• March 23, 2022

The Alphabet Soup of Desktop Virtualization - 2022 Remix

Amy Kaminski
  • by Amy Kaminski

The education landscape underwent a major transformation since we published the first version of this article back in July 2019. Across the country, virtual infrastructure became an academic lifeline for students, teachers, and administrators alike. 

Truth be told, a more pervasive digital education scenario was long on the horizon. We merely catapulted ahead. Now that the future is here, it’s here to stay. We may as well get comfortable. 

As schools continue to discover the benefits and challenges of online education, they need virtual infrastructure that’s reliable, easy to scale, and even easier to manage. They also need solutions that ensure digital equity among their students. 

But let’s face it: End-user computing can be complicated, costly, and time-consuming. From selecting and deploying hardware to procuring equipment, managing assets, and providing support, the whole process is daunting. An easier approach exists, complete with its own language and acronyms. 

Propeller is dedicated to simplifying technology so educators can focus on learning rather than tech support.

That means helping you understand the lexicon and alphabet soup of modern end-user computing, exploring what it all means and how it fits into your learning environment.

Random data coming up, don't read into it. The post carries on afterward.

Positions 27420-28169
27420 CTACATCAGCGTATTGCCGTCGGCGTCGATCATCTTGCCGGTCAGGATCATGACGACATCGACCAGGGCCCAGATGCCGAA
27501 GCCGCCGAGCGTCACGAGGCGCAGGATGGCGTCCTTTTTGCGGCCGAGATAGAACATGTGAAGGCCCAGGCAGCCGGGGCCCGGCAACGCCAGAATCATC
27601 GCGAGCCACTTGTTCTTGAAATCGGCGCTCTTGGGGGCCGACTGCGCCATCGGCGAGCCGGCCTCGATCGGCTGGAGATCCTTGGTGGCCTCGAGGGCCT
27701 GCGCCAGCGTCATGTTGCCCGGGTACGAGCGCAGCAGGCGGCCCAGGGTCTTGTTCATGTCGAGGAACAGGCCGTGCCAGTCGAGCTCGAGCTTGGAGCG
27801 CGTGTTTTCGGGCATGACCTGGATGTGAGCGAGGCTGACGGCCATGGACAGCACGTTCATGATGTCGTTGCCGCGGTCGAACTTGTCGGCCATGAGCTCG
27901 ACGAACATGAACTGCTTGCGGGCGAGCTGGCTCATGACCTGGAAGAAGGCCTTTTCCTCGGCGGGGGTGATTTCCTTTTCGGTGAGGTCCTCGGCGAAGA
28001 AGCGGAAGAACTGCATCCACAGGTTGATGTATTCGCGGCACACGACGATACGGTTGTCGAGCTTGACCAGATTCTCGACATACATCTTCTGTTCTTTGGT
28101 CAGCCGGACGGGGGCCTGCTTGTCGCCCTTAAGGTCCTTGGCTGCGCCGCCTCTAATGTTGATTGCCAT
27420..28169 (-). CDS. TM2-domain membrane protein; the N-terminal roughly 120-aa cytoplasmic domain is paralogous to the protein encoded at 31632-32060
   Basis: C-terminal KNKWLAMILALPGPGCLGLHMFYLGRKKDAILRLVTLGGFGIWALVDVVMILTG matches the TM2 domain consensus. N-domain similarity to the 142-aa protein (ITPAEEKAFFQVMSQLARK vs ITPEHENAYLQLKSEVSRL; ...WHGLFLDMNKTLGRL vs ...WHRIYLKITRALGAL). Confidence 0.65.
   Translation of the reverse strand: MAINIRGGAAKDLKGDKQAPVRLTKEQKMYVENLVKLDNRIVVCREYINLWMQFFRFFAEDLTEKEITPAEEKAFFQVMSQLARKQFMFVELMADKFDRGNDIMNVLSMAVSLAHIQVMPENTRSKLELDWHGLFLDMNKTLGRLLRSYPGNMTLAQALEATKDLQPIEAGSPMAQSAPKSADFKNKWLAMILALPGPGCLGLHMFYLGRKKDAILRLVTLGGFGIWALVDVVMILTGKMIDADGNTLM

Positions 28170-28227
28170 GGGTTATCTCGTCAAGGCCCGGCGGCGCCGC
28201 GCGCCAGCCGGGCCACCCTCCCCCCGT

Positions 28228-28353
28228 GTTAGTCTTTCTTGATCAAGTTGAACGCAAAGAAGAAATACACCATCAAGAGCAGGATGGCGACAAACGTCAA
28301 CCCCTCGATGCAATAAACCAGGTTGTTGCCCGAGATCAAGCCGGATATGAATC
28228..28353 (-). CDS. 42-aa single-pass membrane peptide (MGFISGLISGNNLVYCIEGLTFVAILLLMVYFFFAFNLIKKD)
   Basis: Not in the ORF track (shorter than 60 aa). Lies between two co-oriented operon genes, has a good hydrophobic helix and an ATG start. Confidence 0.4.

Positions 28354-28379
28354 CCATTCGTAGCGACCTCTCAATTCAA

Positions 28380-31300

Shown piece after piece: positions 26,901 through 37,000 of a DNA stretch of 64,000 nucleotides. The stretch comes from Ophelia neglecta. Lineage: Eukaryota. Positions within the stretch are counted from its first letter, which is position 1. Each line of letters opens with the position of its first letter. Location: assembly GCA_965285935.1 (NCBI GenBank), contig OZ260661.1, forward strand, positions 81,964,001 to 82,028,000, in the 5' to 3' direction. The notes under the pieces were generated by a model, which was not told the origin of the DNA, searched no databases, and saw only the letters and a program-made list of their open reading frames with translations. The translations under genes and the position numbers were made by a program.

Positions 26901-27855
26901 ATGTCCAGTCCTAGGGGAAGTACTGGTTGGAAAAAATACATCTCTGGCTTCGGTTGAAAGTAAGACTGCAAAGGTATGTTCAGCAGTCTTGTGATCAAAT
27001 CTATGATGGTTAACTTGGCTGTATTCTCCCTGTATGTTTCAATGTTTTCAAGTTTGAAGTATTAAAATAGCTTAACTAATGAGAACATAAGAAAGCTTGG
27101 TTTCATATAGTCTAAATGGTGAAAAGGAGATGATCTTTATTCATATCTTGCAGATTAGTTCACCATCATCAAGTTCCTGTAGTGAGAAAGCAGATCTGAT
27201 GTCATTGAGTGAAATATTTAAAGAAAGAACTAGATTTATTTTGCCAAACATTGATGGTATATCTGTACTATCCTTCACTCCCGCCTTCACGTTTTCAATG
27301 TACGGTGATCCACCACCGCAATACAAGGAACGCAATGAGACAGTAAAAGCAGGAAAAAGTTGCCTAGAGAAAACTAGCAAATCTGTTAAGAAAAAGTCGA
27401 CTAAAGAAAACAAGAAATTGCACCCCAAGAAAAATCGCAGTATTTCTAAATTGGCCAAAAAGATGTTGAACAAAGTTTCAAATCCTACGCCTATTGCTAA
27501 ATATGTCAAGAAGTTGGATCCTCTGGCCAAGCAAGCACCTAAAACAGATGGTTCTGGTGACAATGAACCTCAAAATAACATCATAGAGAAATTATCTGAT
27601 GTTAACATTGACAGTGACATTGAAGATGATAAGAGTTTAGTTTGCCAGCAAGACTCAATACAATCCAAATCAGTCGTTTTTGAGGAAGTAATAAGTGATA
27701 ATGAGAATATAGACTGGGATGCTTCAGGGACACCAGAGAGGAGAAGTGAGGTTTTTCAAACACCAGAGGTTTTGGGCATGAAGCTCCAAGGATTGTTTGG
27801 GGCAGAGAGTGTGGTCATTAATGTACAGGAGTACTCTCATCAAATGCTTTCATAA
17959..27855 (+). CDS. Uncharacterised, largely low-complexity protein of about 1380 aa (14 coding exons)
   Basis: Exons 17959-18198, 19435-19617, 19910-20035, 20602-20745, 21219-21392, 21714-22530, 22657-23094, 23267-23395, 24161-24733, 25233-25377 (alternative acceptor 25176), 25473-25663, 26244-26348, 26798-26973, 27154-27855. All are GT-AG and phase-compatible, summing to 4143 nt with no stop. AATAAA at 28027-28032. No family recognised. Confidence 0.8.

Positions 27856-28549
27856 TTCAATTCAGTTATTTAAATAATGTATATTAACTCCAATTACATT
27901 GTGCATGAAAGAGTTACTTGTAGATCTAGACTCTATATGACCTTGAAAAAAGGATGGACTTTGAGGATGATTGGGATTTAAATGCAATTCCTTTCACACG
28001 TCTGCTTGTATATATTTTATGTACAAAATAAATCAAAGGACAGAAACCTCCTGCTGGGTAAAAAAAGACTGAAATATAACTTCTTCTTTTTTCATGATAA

Let’s start with the difference between platform types: Virtual Desktop Infrastructure (VDI) and Desktop as a Service (DaaS):

  • VDI is the legacy approach for desktop virtualization. It uses lots of hardware and complicated software, typically installed in a basement data center, to serve campus users. The idea of VDI is great, but challenges arise around cost, scalability, and performance. 

Within the VDI world, there are two options: 

  • Persistent environments VDIs are full-sized virtual machine (VM) copies of traditional PCs. When users within an organization log in to VDI, they gain access to the full VM. Users can save files, change configurations, and customize any settings, returning to the same VDI the next time they log in. 
  • Non-persistent environmentsVDIs do not save user data or settings. When the session is over, the desktop reverts to its original state and the user receives a fresh image the next time they log in.
  • DaaS is a more modern, flexible approach for providing virtual desktop environments to students. DaaS leverages the power of a public cloud provider, such as Amazon Web Services (AWS), so there’s no on-premises maintenance. You can scale services economically across your campus with the push of a button. This frees up resources and staff to focus on adding value beyond commodity computing services. 

Now that we’ve established the flexibility and scalability of DaaS, let’s look at some of the terms associated with accessing the platform:

  • Zero client is a model that uses very basic computing devices with no local storage—nearly all processing takes place on the server side. Zero client devices use firmware instead of operating systems to establish remote connections. While most often used in VDI environments, you can leverage your existing zero client investments for a modern DaaS approach so long as it supports the Teradici PCoIP (ideally version 6.x or higher).